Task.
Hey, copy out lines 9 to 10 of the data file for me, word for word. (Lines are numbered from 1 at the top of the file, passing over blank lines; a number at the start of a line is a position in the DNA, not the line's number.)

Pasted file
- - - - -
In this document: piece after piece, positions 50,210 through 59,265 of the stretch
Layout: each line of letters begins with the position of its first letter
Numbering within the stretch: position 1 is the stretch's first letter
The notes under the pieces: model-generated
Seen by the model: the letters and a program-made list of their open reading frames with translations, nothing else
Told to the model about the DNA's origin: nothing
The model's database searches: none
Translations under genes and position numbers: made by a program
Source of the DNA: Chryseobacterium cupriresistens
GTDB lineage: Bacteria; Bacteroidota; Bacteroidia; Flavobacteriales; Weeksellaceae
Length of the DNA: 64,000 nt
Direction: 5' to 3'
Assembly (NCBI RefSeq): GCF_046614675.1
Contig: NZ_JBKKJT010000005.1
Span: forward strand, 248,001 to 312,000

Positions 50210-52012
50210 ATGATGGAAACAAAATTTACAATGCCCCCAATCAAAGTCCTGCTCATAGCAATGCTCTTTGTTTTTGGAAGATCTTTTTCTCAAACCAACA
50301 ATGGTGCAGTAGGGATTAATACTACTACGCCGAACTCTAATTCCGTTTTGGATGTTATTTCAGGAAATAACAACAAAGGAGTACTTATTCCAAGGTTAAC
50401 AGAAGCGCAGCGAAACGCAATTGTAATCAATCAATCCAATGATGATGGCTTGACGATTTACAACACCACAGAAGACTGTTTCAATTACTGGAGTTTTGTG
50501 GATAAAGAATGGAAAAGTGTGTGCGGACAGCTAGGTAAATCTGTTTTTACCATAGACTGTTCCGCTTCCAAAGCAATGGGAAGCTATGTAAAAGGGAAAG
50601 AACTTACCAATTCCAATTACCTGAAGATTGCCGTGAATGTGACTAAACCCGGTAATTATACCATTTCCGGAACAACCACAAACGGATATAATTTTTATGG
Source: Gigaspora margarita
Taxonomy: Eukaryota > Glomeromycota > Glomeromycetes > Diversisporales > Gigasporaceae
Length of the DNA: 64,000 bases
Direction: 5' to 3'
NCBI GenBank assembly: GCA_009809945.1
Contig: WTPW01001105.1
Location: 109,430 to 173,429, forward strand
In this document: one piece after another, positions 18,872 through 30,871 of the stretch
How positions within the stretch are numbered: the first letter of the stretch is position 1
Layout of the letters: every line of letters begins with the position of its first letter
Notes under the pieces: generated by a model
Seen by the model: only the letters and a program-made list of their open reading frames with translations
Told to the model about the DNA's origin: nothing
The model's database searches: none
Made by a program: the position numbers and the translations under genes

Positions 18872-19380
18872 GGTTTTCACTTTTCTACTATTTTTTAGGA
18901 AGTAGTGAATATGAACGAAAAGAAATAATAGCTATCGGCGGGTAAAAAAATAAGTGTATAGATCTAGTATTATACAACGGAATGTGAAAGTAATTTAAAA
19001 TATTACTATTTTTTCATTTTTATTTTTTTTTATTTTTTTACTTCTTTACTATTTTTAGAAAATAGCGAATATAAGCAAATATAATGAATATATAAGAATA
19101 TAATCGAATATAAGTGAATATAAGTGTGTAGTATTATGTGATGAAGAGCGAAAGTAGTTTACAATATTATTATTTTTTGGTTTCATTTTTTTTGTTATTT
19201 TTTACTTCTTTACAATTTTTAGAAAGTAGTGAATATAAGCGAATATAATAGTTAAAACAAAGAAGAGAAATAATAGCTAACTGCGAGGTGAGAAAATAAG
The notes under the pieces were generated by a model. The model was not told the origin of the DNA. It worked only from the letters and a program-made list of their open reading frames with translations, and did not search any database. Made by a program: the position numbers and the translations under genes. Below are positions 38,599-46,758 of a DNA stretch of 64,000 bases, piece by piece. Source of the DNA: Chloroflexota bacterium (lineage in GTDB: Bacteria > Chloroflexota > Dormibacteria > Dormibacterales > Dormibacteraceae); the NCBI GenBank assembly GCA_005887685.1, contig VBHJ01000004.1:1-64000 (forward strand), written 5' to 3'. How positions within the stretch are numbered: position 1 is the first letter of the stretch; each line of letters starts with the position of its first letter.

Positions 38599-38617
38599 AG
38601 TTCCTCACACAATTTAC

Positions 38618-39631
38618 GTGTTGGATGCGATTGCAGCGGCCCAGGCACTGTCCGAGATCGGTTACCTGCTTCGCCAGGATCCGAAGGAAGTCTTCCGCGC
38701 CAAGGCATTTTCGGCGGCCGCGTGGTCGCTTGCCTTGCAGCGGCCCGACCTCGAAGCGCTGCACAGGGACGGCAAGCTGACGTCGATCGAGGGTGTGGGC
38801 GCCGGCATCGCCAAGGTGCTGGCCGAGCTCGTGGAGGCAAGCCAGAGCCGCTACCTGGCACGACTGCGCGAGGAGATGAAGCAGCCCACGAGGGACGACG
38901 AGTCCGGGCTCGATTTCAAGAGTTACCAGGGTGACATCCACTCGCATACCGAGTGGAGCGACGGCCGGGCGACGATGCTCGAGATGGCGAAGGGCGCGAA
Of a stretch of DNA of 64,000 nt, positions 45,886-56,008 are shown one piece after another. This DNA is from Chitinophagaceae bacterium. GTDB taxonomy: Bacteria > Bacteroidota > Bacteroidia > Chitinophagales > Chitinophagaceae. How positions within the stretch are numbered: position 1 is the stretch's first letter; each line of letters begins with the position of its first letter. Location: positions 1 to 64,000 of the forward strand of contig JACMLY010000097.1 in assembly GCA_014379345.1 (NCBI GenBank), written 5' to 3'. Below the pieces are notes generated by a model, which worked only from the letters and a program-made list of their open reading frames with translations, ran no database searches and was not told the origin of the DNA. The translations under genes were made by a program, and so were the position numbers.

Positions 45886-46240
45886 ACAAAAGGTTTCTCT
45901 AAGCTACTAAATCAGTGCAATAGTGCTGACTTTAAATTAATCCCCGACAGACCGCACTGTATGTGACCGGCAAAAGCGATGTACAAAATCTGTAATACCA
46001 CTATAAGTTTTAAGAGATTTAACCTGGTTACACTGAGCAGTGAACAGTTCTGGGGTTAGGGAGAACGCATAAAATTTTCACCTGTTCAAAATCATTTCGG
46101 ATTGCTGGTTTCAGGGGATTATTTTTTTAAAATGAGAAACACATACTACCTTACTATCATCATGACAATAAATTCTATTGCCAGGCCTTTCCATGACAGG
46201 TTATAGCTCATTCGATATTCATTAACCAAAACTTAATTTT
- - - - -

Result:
Source of the DNA: Chryseobacterium cupriresistens
GTDB lineage: Bacteria; Bacteroidota; Bacteroidia; Flavobacteriales; Weeksellaceae